Much like the auto mechanic with four non-running trucks in the front yard, my experience has often been that small firms are operating without a firm grasp on their budgets. We can advise our clients all day long as their best next move to save on taxes, save for retirement, and enhance their financial position, but when it comes to our businesses, we struggle.
Any time you’re in a position of advising yourself, you’re going to meet your own resistance. I once worked as the financial controller of a law firm, and the black and white, right, and wrong CPA in me was horrified to learn that the general approach to everything with litigators was that they could just litigate their way out of anything, so very little foresight was necessary. It makes me wonder if we think we can budget or tax plan our way out of anything?
The reality is, especially if you’re still running a season practice, budgeting and foresight is 100% necessary to continue to thrive and grow. Even if you’re not looking to grow in the size of your practice, just maintaining your status can be challenging when economies change, inflation changes, technology changes and clients change. So how do we become more proactive and less procrastination oriented when it comes to our small firm budgets?
If you’ve ever worked with an EOS coach, you’ll know what I mean when I say we need to focus on the rocks first, the bigger picture items that absolutely must be considered because they’re non-negotiable for firm survival. I believe the top three rocks for almost every firm are people, technology, and innovation.
People are your team, it’s not your clients. Clients will come and go, but at the end of the day, your success will struggle along if you don’t have the right people in the right positions within the practice. This is everything from the person going to the post office right through to the visionary firm leader. Accountants tend to be very “this is how we have always done things” and a side effect of that is people falling into positions because it makes the most sense from a longevity or next steps perspective. We often fail to consider whether or not that’s really the next best move. With this high-level thinking, you might find that you need to hire for a new position, or someone needs a raise, or someone isn’t a good long term fit. All this needs to be factored into your budget. Without the flexibility to build the best team, your services, and subsequently your revenue, will suffer.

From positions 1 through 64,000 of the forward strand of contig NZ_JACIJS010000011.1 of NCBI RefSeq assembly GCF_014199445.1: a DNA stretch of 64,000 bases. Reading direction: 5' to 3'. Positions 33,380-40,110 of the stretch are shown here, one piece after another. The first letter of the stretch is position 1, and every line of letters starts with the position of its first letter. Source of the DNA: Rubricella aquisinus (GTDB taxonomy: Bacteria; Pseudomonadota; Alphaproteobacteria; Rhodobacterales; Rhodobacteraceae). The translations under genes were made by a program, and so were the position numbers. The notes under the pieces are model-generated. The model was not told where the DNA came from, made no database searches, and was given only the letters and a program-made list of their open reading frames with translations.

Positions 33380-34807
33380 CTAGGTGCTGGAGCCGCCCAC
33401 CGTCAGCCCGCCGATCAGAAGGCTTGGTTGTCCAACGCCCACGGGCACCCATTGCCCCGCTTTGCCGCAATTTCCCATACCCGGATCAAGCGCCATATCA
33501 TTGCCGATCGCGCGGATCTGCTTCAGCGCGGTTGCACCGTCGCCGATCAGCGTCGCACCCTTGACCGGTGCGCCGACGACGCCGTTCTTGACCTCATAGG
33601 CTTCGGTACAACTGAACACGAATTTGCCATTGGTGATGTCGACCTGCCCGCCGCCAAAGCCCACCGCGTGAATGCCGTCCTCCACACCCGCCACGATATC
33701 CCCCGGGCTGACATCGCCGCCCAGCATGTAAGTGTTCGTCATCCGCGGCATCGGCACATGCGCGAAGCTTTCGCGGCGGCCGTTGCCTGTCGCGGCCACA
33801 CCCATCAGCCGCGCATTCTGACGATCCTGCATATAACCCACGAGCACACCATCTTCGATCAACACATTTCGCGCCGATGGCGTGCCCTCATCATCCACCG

Technology seems like a no brainer and then I still hear about a firm printing and scanning paper. The reality here is that AI is already having a massive impact on businesses. If we’re not investing in technology, our practice is essentially moving backwards. Whether you improve your workflow through automation, go paperless, hire an outsourced tax preparer, or switch to zoom client meetings, it doesn’t matter as much as your long-term focus on constantly technology improvements. There should be an annual budget and plan for how the firm is moving this needle forward.
Innovation goes along with our “this is how we do it” adage. If no one in the practice can be a creative genius, it’s time to budget for some outside help. We may not all be naturally inclined towards innovation, after all, we look at historical numbers all day, but it’s necessary for all business survival. The only guarantees in life are death, taxes, and nothing will stay the same. Our practices must always be looking at how we’re changing, growing, learning and developing in order to stay relevant. This might
affect multiple areas of your budget such as marketing, people, technology, or even switching up your client base. In any of these cases, your budget needs to be prepared to make the changes.